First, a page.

Halifax woman warns of leptospirosis after her husky dies
Emergency clinic says it's 'overrun' with cases of the infectious disease that can spread to humans
A Halifax woman whose trained therapy dog died this month after contracting leptospirosis is warning dog owners to be vigilant about the infectious disease that's on the rise in the municipality.
Two weeks ago, Brenda Potter noticed that Pippin, her 11-year-old Siberian husky, wasn't eating. She took him to the vet but it was already too late. Two days later, Pippin's kidneys started to fail and Potter said goodbye.
Potter, who has been breeding Siberians since 1977, doesn't know how he came into contact with the infectious bacteria and that's what worries her the most. Pippin was a trained therapy dog that visited kids at the Ronald McDonald House every week.
"Talk to anybody who knows the dog, there's just something special about him," Potter said. "I want Pippin's death to make a difference."
'Overrun' with cases
Dogs can contract leptospirosis by drinking contaminated water or coming in contact with other infected dogs through their urine.
Potter says the unusually warm weather and growing number of rats in her Fairview neighbourhood likely didn't help. She wants municipal council to do more to curb the rat population.
Tara Riddell, a veterinarian with the Metro Animal Emergency Clinic, told CBC News in August that the clinic used to encounter a handful of cases of leptospirosis a year.
When CBC News called the emergency clinic Sunday, all of the veterinarians were busy and hospital manager Wade Smith said more staff were being brought in to help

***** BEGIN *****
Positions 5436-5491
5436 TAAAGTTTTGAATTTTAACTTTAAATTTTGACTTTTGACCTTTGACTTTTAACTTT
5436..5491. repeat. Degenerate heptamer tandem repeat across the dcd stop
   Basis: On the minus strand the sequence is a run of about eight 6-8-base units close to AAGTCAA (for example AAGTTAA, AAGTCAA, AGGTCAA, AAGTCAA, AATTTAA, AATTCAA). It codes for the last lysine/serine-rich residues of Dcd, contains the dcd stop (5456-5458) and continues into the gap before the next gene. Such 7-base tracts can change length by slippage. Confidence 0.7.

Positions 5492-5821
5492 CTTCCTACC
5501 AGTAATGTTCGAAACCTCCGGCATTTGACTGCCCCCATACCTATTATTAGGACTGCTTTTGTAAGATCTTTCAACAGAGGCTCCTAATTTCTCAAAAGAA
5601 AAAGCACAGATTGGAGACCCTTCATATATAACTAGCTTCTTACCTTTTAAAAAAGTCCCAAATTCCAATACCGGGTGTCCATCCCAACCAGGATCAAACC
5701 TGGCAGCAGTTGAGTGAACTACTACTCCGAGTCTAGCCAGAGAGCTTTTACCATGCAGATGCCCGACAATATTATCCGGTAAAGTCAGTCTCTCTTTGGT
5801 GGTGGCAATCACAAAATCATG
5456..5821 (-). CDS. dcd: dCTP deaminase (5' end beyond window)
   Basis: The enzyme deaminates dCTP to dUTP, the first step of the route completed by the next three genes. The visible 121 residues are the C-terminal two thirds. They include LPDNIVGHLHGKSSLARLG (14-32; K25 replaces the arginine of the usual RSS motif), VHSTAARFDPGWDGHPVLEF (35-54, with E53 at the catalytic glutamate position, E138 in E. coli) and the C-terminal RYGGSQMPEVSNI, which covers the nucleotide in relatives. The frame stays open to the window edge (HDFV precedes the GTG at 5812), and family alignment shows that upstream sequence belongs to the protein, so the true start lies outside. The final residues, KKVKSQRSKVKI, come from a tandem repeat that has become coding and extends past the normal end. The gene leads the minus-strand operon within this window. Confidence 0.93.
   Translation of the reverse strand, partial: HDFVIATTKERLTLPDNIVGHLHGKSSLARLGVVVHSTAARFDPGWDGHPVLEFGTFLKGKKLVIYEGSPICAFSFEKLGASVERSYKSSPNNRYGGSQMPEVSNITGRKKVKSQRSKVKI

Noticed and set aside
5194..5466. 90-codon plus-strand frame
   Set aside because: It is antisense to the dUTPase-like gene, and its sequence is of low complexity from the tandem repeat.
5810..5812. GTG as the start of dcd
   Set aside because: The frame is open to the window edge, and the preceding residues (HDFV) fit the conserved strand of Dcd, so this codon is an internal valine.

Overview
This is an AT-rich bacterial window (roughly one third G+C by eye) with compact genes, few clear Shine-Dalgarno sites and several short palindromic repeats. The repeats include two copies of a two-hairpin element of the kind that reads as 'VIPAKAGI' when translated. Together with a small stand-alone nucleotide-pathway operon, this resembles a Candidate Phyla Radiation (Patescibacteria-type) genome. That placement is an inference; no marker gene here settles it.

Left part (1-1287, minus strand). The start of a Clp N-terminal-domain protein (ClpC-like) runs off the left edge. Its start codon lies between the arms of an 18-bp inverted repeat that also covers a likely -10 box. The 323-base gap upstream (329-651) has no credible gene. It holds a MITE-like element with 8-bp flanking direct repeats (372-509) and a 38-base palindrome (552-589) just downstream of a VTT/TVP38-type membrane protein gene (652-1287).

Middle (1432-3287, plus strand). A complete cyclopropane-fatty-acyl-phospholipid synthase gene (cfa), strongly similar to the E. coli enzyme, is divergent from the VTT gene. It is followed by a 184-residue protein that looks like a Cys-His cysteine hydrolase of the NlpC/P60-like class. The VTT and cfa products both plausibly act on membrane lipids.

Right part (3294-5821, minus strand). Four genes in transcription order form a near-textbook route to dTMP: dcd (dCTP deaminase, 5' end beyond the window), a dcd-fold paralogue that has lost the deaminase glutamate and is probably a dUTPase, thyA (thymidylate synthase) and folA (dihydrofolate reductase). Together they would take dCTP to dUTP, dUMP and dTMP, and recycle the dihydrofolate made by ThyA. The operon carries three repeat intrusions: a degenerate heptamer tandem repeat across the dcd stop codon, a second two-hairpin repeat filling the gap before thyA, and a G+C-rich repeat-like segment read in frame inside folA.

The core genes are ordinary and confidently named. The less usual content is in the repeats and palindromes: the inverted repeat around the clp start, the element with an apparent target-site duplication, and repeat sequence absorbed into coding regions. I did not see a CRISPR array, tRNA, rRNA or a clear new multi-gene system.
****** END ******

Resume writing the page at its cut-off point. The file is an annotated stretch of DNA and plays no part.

Smith said the clinic was treating eight suspected cases of the disease.
"We're overrun with it right now basically, like we couldn't be prepared to have this many suspect and positive cases," he said.
What to look for
Teresa Burns, who also lives in Halifax, is worried about her Bernese mountain dog, Gordie, who was taken to the emergency clinic Thursday.
Sunday afternoon, Burns said the vet was treating him for leptospirosis but his tests results had only improved slightly.
The Burns family noticed something wasn't right when two-year-old Gordie lost his appetite and was lethargic. They live near Long Lake and visit Point Pleasant Park regularly. Burns is advising people to avoid those areas for now.
She's worried about Gordie and said his prognosis is uncertain.
"He hasn't started to get better yet. His kidneys are failing," she said.
Families taking precautions
Jan Gentile-Nugent's dog Stanley also contracted the disease, but was able to get antibiotics early. Gentile-Nugent said earlier this month she noticed Stanley was excessively thirsty and was even drinking out of the toilet, which he doesn't typically do.
She knows her family is lucky but she's warning her dog-loving friends to go to the vet if they notice anything odd in their pets' behaviour.
The family is also taking precautions so they don't contract the disease.
"We've just been very careful to wash our hands and just keep our distance from him a bit this week," she said.
Potter has five other dogs, and gave them all antibiotics the night Pippin died. She said she's since completely disinfected her home and backyard and is planning to have the dogs vaccinated, too.
There's a vaccine available, but it only protects against four types of leptospirosis. Since there are many more varieties of the bacteria, vaccinated dogs can still be infected.
Even with these extra precautions, Potter worries every time her dogs go outside.
"I don't know what else people can do," she said. "How can I keep my dogs safe? How can you stop the dog from sniffing the ground? Really?"
With files from Ian Munroe